It's August baby, and you know what that means, right?
College Greek Recruitment starts about one week from today.
And guess who's standing loud and proud as a campus independent? This girl right here.
I can't express how confused I get when people exclaim to me, "You look like you're in a sorority!"
What does that mean exactly? Is there really a 'look' to being a member of a Greek organization?
The answer quintessentially is yes, but I do not see myself as the mold of a typical sorority girl. I'm as close to a sorority girl as Little Miss Sunshine is to a typical pageant star. I swear, I'm loud and somewhat obnoxious, and I like doing things on my own terms.
Now as a junior in college, I have a lot of friends that went Greek in both fraternities and sororities, and it works for those people. They thoroughly enjoy it. No judgment at all, they found something they love and have time for. However, recruitment isn't always for everyone and I want to make that extremely apparent for those of my readers who feel a slight pressure to go through it because 'everyone else is.'
I attended Catholic school for eight years of my education, from middle school through high school. This period of my life was hindered by an extreme pressure to behave according to the standards of the archdiocese's rules and regulations. Of course, this meant wearing no makeup to school, not having any public social media accounts, frequent drug testing including hair tests, and a very strict enforcement of the Catholic dress code.
As I transitioned into college life at Florida State University, I realized the immense amount of freedom that I finally possessed. I pondered how desperately I needed this change in order to better express and understand myself as a human being. I could finally assert my style, post whatever I wanted (within my own moral limits), and act how I wanted to without fear of punishment.
My parents weren't down to pay for the thousands of dollars-worth of dues each semester and that was okay, I could've saved up money to pay for a sorority.
From my point of view, why would I? Yes, sometimes I think about the "what if's" if I participated in the recruitment process. "Would I have met more people?" "Would I have actually liked the sorority I was assigned to?" "Should I have just given it a try?"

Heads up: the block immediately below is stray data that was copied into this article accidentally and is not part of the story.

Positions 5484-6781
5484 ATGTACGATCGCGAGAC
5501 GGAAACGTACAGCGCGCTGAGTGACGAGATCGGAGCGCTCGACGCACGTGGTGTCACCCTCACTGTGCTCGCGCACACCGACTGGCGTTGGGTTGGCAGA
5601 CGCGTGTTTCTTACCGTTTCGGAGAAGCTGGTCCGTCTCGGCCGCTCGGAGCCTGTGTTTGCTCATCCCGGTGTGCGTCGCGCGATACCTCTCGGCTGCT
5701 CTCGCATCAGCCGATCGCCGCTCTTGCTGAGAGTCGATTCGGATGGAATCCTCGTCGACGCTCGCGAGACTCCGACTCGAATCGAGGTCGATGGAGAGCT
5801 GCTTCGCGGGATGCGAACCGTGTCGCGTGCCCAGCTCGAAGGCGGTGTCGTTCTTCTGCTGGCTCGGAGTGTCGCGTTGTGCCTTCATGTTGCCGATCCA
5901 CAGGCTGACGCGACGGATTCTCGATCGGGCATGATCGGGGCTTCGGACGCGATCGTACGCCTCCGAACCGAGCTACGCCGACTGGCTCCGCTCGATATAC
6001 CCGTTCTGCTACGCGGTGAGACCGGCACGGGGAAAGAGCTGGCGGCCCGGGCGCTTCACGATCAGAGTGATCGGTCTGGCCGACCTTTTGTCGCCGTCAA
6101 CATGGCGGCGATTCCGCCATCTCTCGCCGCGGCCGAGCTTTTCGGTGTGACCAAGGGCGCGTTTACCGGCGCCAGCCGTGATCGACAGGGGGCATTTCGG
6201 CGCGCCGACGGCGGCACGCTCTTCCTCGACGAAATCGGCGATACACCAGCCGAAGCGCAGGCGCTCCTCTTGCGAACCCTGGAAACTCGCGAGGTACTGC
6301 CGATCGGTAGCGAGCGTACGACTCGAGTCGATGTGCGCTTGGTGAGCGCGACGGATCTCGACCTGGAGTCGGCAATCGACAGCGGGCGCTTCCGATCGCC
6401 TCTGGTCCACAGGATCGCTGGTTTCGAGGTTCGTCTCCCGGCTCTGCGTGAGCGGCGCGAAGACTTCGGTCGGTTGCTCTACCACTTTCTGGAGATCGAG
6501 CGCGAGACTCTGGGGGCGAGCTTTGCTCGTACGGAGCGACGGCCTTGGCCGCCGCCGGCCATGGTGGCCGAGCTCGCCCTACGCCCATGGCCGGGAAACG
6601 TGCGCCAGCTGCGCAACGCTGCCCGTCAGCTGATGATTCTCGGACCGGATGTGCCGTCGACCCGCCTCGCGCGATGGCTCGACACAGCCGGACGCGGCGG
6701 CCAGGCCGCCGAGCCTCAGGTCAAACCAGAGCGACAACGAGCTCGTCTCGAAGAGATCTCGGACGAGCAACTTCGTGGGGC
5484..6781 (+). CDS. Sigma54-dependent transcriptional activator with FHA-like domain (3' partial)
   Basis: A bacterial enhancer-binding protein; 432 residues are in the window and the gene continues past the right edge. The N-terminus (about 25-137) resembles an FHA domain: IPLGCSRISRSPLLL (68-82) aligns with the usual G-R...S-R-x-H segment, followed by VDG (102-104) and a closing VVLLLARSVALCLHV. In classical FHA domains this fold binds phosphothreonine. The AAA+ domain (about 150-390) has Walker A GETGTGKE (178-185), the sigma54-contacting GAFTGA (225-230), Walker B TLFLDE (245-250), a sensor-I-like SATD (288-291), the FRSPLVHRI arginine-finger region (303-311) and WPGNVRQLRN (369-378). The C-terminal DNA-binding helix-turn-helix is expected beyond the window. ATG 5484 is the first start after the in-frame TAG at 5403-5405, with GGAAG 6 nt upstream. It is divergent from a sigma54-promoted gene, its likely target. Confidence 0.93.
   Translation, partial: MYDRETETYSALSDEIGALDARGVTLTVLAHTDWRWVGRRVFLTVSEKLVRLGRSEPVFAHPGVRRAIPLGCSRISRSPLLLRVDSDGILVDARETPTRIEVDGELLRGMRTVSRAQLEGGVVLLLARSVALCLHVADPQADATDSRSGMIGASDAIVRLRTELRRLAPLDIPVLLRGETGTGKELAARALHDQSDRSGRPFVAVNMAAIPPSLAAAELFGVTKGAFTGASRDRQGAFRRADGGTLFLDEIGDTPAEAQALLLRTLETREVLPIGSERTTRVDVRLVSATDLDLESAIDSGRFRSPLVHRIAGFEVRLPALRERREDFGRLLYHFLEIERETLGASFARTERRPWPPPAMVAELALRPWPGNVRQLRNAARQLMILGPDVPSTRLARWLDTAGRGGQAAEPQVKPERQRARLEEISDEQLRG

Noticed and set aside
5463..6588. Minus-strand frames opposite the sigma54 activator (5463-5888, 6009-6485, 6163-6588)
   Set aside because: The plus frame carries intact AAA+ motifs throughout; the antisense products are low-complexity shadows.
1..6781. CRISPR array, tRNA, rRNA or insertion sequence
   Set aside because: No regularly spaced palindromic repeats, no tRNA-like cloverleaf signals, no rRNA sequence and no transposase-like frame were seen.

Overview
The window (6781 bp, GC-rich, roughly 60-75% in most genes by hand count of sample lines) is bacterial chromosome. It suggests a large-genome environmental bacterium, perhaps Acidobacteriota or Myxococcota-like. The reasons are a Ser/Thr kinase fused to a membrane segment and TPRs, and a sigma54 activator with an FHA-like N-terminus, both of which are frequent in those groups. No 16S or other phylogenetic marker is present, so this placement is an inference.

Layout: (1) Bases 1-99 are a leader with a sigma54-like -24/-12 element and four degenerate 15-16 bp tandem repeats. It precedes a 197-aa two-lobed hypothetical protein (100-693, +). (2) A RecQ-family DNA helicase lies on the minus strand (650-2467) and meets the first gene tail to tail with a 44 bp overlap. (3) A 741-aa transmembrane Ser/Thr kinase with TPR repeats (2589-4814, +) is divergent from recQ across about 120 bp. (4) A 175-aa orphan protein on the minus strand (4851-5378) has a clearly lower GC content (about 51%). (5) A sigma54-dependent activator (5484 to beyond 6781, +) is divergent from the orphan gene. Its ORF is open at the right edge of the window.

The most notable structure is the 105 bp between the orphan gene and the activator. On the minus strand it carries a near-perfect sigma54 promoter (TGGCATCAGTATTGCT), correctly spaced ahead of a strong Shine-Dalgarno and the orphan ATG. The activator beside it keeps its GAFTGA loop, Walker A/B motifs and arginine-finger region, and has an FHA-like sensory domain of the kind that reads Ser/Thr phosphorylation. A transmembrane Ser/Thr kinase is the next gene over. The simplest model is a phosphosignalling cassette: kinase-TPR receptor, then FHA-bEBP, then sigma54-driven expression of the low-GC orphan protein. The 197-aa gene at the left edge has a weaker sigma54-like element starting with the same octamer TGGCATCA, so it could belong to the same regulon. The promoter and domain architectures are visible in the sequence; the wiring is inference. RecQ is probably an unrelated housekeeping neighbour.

I've been weighed down by the pressure to fit in pretty much my entire life. External authoritative forces desired to sculpt me into a cookie-cutter modest young lady deemed "normal"--- to their standards. I dreaded experiencing the same constraints my Catholic school imposed on me during my adult life. I was horrified with a sorority's power to control girls' social media, image upkeep, dress code when going out, and the overall image of who they were outside of the sorority. I view myself as a eccentric, outspoken maverick with no desire to now have restraint put upon me in college. As a free-spirited person with a plethora of interests and communication skills, I just didn't think joining the sorority would have truly influenced me. In order for me to truly get to know others in this new town we were in, I didn't need Greek letters to achieve genuine relationships.
I don't regret my decision to not rush. I'm not trying to discourage anyone, live up that "college experience," whatever that is to you. I just felt that I could meet the same amount of people without having to pay exorbitant amounts of money each semester. I utilized college to make up lost time with figuring out myself as a person: what do I really enjoy, what are my interests, where do I see my life going, what's going to fulfill me in this new adult life of mine?
I thought I had my whole life planned out before I even stepped foot onto campus. I thought I knew who I was with my preset biochemistry major and goals of attending pharmacy school. I have evolved into so much more in these past two years. With help from my advisor, I discovered my deep passion to communicate with others and present my rhetorical practice to them. This fulfills me. I have never been more content with myself and who I am in this very moment. I was able to meet friends through mutual acquaintances, nights out, clubs I've joined, and other social scenarios not involving Greek Life. I was able to save my money to put toward's my dream apartment, and not be financially staggered with sorority dues.
The edgy, quirky, weird girl that I am didn't want to have to impress anyone, other than my own self. Whenever I see a pretty girl on campus with no Greek affiliation, I think that independence makes her that much cooler.
Moral of the story, don't just go through recruitment because everyone is. Weigh out your own values, finances, passions, time and desires for your college life and see if it meshes with the person YOU want to become.